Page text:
Engage brain and engage staff
Productivity – In the dim distant past when we still though Charles might be king one day and The King was still walking in Memphis; I worked in a factory for a while. I was an engineer keeping a line of machines running. At the end of each line was a large board declaring yesterday’s output, last week’s output and a little graph showing the growth, or otherwise in output.
Productivity brought down to the fundamentals of the production line. The irony is that the line was most productive when I was sitting in a corner with my feet up, if I was fixing a machine, that machine wasn’t turning out product.
Productivity in the office is harder to measure, it’s difficult to count the number of things produced and compare against yesterday’s number. Most organisations measure pipeline and sales, profit and ROI. A good department will have figured out their own ways of measuring productivity though often this boils down to whether or not each individual met their MBOs to earn their bonus.
Back in those days of watching machines, every component had a distinct purpose and all had to be functioning within parameters if the product was to pass inspection.
Now Gallop has produced a report that says, globally, only 13% of staff are truly engaged in their work. I take that to mean that only 13% are being as productive as they can be. 24% are actively disengaged or even hostile to the company; those folks can’t be even close to optimal productivity. Then there is the majority 63% classed, by Gallop, as not engaged.
This leaves the company with several things they need to do, apart from read Gallop’s own suggestions, which might include engaging Gallop to do some further, company specific study.
- Identify the 13%, they have to stand out really, they are driven and focused. If spotting them is difficult them maybe the management is at the wrong end of figure 1. The company needs to find out why those 13% are so engaged, learn from this and apply it to the rest of the employees in the company. In a company with 30 staff, Gallop suggests that only three employees are really enjoying their work. Don’t assume that number will be the management team either, rookie mistake.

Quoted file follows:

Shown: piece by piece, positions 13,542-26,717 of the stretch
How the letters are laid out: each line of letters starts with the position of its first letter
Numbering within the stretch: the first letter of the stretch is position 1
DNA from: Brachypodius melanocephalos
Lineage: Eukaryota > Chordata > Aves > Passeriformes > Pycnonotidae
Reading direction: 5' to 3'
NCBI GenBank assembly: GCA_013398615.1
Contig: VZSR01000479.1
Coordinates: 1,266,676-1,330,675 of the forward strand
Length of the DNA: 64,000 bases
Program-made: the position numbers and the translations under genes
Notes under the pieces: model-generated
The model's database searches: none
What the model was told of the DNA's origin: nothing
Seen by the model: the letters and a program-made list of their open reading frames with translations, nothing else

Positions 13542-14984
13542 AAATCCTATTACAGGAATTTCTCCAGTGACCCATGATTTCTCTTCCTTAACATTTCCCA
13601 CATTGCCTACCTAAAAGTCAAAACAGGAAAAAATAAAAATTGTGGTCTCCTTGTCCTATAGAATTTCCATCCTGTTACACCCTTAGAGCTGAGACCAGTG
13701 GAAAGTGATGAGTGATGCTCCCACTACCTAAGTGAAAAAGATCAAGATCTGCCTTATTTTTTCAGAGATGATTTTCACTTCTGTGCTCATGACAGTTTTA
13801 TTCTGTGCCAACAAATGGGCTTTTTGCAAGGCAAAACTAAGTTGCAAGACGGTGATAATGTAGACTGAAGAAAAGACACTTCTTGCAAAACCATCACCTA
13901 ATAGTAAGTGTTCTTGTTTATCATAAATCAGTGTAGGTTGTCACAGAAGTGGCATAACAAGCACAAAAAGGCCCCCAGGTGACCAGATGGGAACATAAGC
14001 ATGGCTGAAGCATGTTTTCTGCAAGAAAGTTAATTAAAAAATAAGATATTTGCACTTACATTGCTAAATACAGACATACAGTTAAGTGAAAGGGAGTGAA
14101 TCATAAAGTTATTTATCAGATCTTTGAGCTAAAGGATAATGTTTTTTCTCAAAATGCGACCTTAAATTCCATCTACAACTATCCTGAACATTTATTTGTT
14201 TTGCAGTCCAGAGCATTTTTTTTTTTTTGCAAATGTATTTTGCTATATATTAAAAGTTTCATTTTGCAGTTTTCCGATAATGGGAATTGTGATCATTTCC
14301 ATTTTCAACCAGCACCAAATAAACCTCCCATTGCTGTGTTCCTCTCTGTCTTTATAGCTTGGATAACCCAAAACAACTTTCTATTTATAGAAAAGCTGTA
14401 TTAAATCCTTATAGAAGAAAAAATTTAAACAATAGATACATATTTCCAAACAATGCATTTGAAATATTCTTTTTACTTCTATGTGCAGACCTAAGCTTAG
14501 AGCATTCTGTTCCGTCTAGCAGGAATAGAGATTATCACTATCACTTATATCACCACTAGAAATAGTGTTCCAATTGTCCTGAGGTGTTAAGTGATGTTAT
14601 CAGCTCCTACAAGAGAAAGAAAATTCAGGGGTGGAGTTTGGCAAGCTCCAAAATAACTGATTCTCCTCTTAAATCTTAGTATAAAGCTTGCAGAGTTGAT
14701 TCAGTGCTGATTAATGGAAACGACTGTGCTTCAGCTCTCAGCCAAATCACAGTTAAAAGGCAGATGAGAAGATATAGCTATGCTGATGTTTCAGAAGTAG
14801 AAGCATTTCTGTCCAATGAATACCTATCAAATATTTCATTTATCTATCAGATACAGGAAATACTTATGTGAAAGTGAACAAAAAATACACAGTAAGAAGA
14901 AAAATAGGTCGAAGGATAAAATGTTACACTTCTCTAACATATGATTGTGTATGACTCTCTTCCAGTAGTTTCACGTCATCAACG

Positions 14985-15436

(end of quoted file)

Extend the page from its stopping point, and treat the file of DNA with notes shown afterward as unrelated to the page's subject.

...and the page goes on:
- The big win will be in dragging as many of the ‘not engaged’ 63% as far to the left of figure 1 as possible, some will even move into the fully engaged zone. The beauty of statistics is that it isn’t that hard to be above average. Gallop’s data varies greatly by country with the more developed countries showing much better figures than the still emerging ones. Don’t get too excited, in that 30 person company it would mean there were six engaged staff instead of three, so there is still a lot of work to do.
- Find ways to better manage the 245 who don’t want to be there. The first thought might be to seek them out and get rid of them, but good management can make all the difference. Gallop does say that a good proportion of the disengaged had a recent incident at work that affected their survey response.
Bottom line: Good managers will always beat these statistics. Staff who feel that they are included in running the company will be more engaged. The people working those lines of machines with me all those years ago might have been driven by a number on a board at the end of each line but you could tell which groups of machines had good line managers.